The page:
Author Dr. Alex Sternberg speaks to HACC Media Writing class

Dr.+Alex+Sternberg

Janelle Apruzzese, Contributor

During a time of growing anti-Semitism, the students of Dr. Terracina’s Media Writing, COMM221, were able to remotely meet, speak, and learn a small part of history with the author, Dr. Alex Sternberg.

Dr. Sternberg’s book, “Recipes from Auschwitz: The Survival Stories of 2 Hungarian Jews with Historical Insight” takes us back to follow his family’s story of surviving a German concentration camp, returning home, and their eventual emigration to America.

As a child, the recipes in his book intrigued Dr. Sternberg.  His mother and other Hungarian women would exchange and cook together in their home and community. In the article “Remembering Olga Sternberg’s Auschwitz Experience Through Recreating Her Recipes,” Dr. Sternberg writes that “they would share recipes and various methods that they would use to prepare Shabbos dinner and other special occasions.”

Pulled by the meaning and connection behind the recipes, Dr. Sternberg began preparing his book for publication. This began testing his mother’s recipes. At his wife’s suggestion, he enlisted the help of The Fabulous Foodies Cookbook Club to work through the recipes with him. The women in the club cooked recipes from his mother’s collection, and if the recipes were a success, they included them in the book.

For Dr. Sternberg, the book was a long time coming. Although he had some prior knowledge of what his parents had gone through, it still took him years to gather up more research about the horrific events. He recalled that in his household, “Every conversation leads to Auschwitz.” As a child, when he didn’t want to eat the food made for him, his father would recall that back in the camp, he would’ve given anything to have a bite of that meal.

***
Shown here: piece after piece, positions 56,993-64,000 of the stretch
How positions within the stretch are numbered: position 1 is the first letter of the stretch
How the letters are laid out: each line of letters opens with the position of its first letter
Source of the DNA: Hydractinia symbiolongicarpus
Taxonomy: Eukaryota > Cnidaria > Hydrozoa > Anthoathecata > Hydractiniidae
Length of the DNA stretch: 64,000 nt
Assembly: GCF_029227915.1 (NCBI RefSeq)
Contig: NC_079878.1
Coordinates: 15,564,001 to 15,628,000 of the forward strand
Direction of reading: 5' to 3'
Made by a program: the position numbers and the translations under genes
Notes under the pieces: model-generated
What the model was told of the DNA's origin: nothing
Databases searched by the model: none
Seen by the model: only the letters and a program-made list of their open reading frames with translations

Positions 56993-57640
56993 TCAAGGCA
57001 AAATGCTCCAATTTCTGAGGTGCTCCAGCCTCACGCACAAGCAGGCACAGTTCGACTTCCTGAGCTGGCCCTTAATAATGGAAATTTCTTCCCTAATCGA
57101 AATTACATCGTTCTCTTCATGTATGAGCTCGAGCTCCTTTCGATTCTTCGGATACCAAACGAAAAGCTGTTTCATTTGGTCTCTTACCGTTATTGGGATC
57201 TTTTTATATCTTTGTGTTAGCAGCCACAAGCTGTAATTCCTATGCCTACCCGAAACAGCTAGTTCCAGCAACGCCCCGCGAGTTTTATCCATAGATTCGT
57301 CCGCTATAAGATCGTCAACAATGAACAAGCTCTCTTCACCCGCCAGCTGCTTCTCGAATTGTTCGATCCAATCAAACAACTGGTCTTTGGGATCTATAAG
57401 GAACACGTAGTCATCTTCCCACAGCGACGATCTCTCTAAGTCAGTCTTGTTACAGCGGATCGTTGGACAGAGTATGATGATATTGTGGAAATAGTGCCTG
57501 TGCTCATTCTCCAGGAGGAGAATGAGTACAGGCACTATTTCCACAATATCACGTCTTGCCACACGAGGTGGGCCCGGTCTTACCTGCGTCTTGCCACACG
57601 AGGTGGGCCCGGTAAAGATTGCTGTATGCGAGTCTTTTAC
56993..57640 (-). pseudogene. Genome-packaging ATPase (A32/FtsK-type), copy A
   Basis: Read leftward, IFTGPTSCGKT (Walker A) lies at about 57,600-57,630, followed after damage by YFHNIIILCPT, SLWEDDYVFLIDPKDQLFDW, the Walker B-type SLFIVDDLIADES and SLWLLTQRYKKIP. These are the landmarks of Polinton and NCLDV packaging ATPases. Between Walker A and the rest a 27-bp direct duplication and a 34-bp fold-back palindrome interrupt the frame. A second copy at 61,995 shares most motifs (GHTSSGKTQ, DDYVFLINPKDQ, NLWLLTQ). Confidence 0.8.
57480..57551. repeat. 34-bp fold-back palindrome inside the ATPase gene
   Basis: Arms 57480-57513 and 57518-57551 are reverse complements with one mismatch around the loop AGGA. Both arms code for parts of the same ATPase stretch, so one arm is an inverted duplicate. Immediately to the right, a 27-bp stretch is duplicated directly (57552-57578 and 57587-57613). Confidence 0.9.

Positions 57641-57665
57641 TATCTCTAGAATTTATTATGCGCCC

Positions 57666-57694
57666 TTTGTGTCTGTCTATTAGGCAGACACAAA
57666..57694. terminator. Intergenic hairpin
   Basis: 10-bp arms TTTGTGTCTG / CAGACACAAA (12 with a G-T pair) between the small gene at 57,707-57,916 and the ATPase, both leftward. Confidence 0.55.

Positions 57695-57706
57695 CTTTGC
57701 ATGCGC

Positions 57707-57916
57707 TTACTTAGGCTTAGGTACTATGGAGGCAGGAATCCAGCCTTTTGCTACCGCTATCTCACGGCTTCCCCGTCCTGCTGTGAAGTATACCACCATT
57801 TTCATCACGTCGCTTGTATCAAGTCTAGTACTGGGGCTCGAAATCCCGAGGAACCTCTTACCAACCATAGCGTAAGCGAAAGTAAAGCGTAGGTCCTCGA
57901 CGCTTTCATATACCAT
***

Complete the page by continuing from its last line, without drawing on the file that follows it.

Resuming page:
Dr. Sternberg was born in Hungary and emigrated to the United States in the 1960s with a career spanning over 50 years. Along with being an author, he also has experience in the fields of medicine, physiology, Holocaust history, and even karate.

While “Recipes from Auschwitz” is not Dr. Sternberg’s first book, it is his first work of historical nonfiction. Through his presentation, it was clear just how much Dr. Sternberg admired and cared for his parents. Although the stories we heard in his presentation were upsetting, they were equally intriguing and beautiful.

I spoke with one attendee, Dominick Bornman, after the presentation. Bornman, who is a Communications major, shared his thoughts on the experience of listening to Dr. Sternberg. He said, “I thought Dr. Sternberg was a great speaker. He was able to put large issues simply and showed that he genuinely cared about everything he spoke on.”

If you would like to experience the story for yourself, “Recipes From Auschwitz” by Dr. Alex Sternberg is available to order or download on Amazon.